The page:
pipeline model consists of 116 pipes. For an introduction to slug generating
mechanisms and how OLGA simulates these phenomena, see [3].

4 Results
Based on the existing instrumentation, i.e. pressure transmitters on pipeline inlet and
outlet as shown in Fig. 2, the following control structures have been simulated; i)
pipeline differential pressure control, ii) pipeline inlet pressure control and iii) pipeline
outlet pressure control [4]. The controlled variable is in all cases the topside choke
valve opening. In addition, a simulation using the riser base pressure (not part of the
existing instrumentation) is carried out. The best performance is obtained with ii)
pipeline inlet pressure control, see Fig 4.


                                                     PT                 Choke

                                                     145 m                       Multiphase
                                                                        Heater   Flowmeter
                                                     12” Riser                                Production
                        15 m
        Subsea                    12”
       Template                 Flowline

                                 9 km
   Well #1    Well #2
                             Figure 4. Pipeline inlet control

The simulation results shown in Figs. 5 and 6 starts with the topside choke controller
in manual and 100% open for 15 hours in order to establish a marginal stable pipeline.
The control parameters during this simulation are tuned manually to Kp = 510-6 and
Ti = 700 sec. The reason why Kp is so low, is that the unit for the „measured‟ pressure
in OLGA is Pascal instead of bar. Moreover, it is assumed negligible dynamics and no
gain in the pressure transmitter, and the transfer function for this unit is therefore hm(s)
=1. Hence, in order to obtain a reasonable gain in the loop transfer function, Kp had to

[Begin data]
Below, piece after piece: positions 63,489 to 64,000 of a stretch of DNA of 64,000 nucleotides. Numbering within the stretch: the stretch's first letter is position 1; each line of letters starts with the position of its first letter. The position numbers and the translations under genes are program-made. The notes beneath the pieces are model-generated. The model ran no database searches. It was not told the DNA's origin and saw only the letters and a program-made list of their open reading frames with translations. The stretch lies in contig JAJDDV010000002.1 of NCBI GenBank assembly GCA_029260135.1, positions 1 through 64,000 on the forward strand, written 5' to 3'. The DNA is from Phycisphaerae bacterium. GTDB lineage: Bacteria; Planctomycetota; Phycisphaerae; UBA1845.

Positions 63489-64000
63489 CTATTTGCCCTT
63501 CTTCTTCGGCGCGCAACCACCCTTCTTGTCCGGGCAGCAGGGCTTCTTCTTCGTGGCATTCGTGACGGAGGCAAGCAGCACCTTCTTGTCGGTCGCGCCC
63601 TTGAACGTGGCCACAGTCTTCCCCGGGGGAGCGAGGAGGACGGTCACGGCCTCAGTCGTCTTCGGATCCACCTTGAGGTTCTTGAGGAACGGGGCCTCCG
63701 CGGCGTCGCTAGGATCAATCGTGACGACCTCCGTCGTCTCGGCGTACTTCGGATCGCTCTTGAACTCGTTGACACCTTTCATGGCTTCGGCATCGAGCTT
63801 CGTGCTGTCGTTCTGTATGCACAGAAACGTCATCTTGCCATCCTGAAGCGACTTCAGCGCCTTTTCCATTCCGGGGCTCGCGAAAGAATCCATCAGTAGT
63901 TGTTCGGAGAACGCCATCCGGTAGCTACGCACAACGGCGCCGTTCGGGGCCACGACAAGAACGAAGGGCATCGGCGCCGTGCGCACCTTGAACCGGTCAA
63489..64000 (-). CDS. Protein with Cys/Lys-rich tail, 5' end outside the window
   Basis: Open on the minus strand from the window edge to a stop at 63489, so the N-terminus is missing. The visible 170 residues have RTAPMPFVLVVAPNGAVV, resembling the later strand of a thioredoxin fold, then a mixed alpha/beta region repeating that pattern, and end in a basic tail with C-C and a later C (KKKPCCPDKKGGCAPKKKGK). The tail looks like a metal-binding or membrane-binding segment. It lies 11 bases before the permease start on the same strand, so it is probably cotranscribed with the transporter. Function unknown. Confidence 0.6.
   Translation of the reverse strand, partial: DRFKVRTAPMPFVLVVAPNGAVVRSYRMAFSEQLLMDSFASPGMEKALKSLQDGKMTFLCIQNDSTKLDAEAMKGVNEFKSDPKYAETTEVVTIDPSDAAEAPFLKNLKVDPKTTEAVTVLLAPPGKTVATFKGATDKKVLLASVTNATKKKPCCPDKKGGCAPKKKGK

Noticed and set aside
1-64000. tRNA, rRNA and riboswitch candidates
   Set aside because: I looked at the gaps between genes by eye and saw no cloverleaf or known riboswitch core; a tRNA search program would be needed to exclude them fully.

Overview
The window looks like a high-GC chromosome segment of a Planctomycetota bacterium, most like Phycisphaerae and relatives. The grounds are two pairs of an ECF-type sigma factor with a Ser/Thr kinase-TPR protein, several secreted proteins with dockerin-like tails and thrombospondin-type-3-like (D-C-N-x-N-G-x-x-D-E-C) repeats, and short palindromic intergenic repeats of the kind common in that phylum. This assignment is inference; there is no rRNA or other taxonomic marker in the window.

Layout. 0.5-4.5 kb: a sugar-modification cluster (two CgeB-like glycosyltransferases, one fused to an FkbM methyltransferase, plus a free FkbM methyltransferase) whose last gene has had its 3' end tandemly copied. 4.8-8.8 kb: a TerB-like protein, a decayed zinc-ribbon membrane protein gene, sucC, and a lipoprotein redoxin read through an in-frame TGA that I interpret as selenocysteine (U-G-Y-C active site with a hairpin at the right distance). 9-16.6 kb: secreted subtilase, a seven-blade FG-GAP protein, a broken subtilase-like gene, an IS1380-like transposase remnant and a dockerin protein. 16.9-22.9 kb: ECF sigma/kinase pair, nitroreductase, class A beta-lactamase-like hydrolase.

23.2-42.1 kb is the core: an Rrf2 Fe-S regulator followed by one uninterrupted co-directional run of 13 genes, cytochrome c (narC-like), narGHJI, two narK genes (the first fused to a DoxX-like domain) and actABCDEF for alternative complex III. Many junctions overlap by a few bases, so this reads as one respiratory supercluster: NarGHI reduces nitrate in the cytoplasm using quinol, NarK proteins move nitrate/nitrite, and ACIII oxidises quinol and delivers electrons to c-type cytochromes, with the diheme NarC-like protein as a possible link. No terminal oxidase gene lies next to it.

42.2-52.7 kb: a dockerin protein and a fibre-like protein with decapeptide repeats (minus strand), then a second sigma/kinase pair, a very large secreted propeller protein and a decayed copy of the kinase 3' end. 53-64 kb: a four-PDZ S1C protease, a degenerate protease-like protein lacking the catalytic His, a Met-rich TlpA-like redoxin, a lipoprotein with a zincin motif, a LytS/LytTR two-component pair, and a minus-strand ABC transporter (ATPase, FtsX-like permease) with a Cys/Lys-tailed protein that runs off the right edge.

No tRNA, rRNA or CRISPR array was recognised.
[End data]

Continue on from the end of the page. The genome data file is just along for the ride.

be of that magnitude. The stroke time for the topside choke is 33 secs. and the sample
time is 10 secs.

                   Figure 5. The pressure downstream subsea choke.
                    Figure 6. The controller output to topside choke.
After 15 hours the controller is set in automatic, and is able to stabilize the pipeline in
approximately 5 hours. The controller set point is 87.5 bar, and the stationary control
output is approximately 82 %. In order to visualize the unstable nature of the pipeline
causing the slugging to occur, the controller is again set in manual at 35 hours with an
output corresponding to the average output when in automatic, i.e. 82%. The result is
that the pressure downstream the subsea choke slowly becomes unstable, though this
seems somewhat surprising since the controller output in the period between 20 and 70
hours seams identical (see Fig. 6). However, the controller output during the period of
automatic control do change, though very little. Fig. 7. shows a magnification of
controller output in the period between 24 and 35 hours.

    Figure 7. Magnified controller output for the period between 25 and 35 hours.

As can be seen, the controller makes only minor adjustments to the choke valve
opening, and this demonstrates the unstable nature of the multiphase transport process.

In order to check the stability of the controller, the liquid flow rate from the reservoir
is increased with 10% from 26.4 kg/s to 29.0 kg/s in one step. The results are
presented in Fig. 8, and as can be seen, the controller stabilizes the pressure
downstream the subsea choke after 4 hours.
                   Figure 8. The pressure downstream subsea choke
                and the controller output after a step in liquid flow rate.

5 Conclusion
This paper presents results from a simulation study where the built-in controller
functionality of the multiphase flow simulator tool OLGA is used on one of Statoils
production pipelines in the North Sea. The results indicate that a simple PID controller
acting on the topside choke valve based on measurements of the pressure downstream
the subsea choke is sufficient to suppress terrain and riser induced slugging in this
pipeline. Moreover, the results indicate that only minor manipulations of the choke
valve are sufficient to stabilize the pipeline. Compared to traditional solutions for slug
depression such as slug catchers, the use of active control on topside choke is
favourable from both economic and reservoir points of view.

6 Acknowledgement
Statoil is acknowledged for the permission to publish these data and for the
cooperation during this work.

7 References
[1] Jansen, B., M. Dalsmo, L. Nøkleberg, K. Havre, V. Kristiansen and P. Lemetayer
   (1999), “Automatic control of unstable gas lifted wells”, SPE Annual Technical
   Conference and Exhibition, Houston, Texas, 3-6 October.
[2] Havre, K., K. O. Stornes and H. Stray (2000), “Taming slug flow in pipelines “,
   ABB Review 4/2000, pp. 55-63
[3] Xu, Z. G. (1997) “Solutions to slugging problems using multiphase simulations”,
   Multiphase Metering, Aberdeen, 12-13 March 1997, 11 pages.
[4] Magndal, Sissel (2001), “Suppresion of terrain and riser slugging in a multiphase
   pipeline - A dynamic simulation study”, M.Sc. thesis, Høgskolen i Stavanger